By Erica Wright, Staff Member 121 Community Church, Grapevine, Texas
GRAPEVINE, Texas (BP) – I read a tweet the other day that said, “Sometimes the only prayer you can muster is, ‘Help!’”
Amen to that.
I’m rarely one to nap. Normally my brain doesn’t shut off long enough for me to sleep amidst a day; when the sun is shining, the pressure of productivity and task completion are all too real.
I can’t live with time that feels wasted, so naps have just never been for me.
But on this particular day, a nap quickly became a necessity. The exhaustion coupled with the cold weather persuaded me with little resistance.
As I laid there, I began talking to Jesus. My confessions were real, my frustrations were real and my tears were real.
I prayed for something I’ve prayed for every day for a year and seven months.
It’s a bold prayer, a specific prayer and an impossible prayer. One that only Jesus can answer.
As I prayed, I realized in great humiliation that I didn’t believe for a second that God would answer it. Could He hear me? Yes, absolutely. Was He able to act on my request? Without a doubt.
But I didn’t believe He would. Honestly, I still don’t.
I confessed my unbelief in that moment, but that didn’t ease it. I was still overcome and paralyzed by my doubt.
But as quickly as my confession came, so did His grace. He told me in that moment that it was OK. That there was a shred of faith in me, evidenced in the prayer itself. I didn’t see it, I didn’t recognize it, but why would I ask if there wasn’t something in me that knew that in Him was hope?
Maybe that’s why the man in Mark 9 was able to say both “I believe!” and “Help my unbelief!” (Mark 9:24).
There have been moments of bold faith for me in this season. Moments when I have believed in the craziness of walking with Jesus, in the possibility of seeing a miracle happen right before my eyes.
But there have also been moments of disappointment.
Countless times I’ve thought, “This would be a great time for You to do this, Lord,” but instead my hopes have been shattered, as God seems to have missed opportunity after opportunity. I’ve felt alone and I’ve felt His presence overwhelming me. I’ve felt unsatisfied and unfulfilled, but I’ve also felt content. I’ve definitely felt crazy, yet exactly where I am supposed to be. You name it, I’ve felt it and lived it the past year and a half.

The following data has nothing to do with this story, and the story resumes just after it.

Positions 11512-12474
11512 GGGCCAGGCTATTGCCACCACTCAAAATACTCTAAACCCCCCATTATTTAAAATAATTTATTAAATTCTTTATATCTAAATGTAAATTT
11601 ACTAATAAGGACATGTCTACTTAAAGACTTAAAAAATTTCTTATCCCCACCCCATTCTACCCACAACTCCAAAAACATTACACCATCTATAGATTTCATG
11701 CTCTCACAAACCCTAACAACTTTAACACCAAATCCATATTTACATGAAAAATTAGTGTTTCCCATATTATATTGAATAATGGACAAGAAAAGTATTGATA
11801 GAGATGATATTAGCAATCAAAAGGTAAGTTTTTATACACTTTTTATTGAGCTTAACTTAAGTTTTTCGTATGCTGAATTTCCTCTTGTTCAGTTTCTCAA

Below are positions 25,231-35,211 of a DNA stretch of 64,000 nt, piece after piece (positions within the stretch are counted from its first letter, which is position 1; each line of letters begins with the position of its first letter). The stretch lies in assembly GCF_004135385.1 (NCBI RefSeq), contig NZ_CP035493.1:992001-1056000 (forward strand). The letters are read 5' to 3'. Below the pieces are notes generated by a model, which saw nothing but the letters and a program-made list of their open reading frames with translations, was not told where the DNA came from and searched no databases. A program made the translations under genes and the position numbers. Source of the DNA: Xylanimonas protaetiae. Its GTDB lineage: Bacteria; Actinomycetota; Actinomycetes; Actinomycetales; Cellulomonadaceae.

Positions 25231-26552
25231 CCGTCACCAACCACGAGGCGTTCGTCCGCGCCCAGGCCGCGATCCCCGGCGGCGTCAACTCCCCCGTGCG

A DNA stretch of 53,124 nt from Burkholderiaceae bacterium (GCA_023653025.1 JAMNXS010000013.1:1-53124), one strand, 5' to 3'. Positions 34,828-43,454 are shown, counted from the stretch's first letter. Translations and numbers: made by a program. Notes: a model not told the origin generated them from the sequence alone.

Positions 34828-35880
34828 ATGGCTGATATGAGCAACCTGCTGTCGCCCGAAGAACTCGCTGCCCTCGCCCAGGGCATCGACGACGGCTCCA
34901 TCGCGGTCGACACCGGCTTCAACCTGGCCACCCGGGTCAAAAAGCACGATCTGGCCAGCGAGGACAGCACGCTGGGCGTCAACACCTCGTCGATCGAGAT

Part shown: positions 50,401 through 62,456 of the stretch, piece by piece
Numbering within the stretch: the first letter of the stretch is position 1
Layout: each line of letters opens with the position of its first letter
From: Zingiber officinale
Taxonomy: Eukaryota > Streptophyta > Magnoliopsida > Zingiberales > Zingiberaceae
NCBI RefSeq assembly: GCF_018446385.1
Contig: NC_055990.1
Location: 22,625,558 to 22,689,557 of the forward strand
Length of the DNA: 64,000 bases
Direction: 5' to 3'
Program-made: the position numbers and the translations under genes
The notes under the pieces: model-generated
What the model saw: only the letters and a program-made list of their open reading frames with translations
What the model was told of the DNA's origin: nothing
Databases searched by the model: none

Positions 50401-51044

I’ve wanted and attempted to give up so many times. Deep down, I’m afraid to hope, to keep hoping. Afraid to really give this dream to Jesus. Afraid that even He, the Creator and lover of my soul, will break me, leave me shattered in unfulfilled dreams, wasted prayers and withered faith.
So I try to turn it off, resist hope and avoid disappointment. It’s safer, it’s cleaner. But as I’ve found, it’s also dead. I become numb to feeling anything at all and, yes, I avoid disappointment, but I also avoid the deepest of joys.
There’s no life in that and Jesus died for us to live and live abundantly (John 10:10).
Peter says that we, as believers, are born into a living hope through the resurrection of Jesus (1 Peter 1:3).
Just as Jesus is alive, so is our hope. No matter what, we will live and we will have the love and affection of Jesus, which is in fact what our souls are really craving. The dreams I have are His to hold. And this specific one, I believe He put within me, otherwise I would have willed it out of me a long time ago, believe me.
I think it’s OK to have faith so small sometimes you can’t find it, faith that’s as small as a mustard seed (Matthew 17:20).
It’s there, sweet follower of Jesus, and He is pleased by it because the weakness of our humanity is the showcase of His greatness and His strength. Let that inkling lead you to the cross, to hope in the person of Jesus, no matter the shattered dreams that seem to be scattered at your feet. Choose to believe that He has the best dream of all, far greater than what you could work out for yourself, because He cares deeply for you (1 Peter 5:7).
If you can’t find the faith, pray. And if all you can pray is “Help!” then just start there.
Pray and then pray some more. He is painting a beautiful picture, not just for you, but of you.
He will turn the smallest of faiths into the greatest of stories.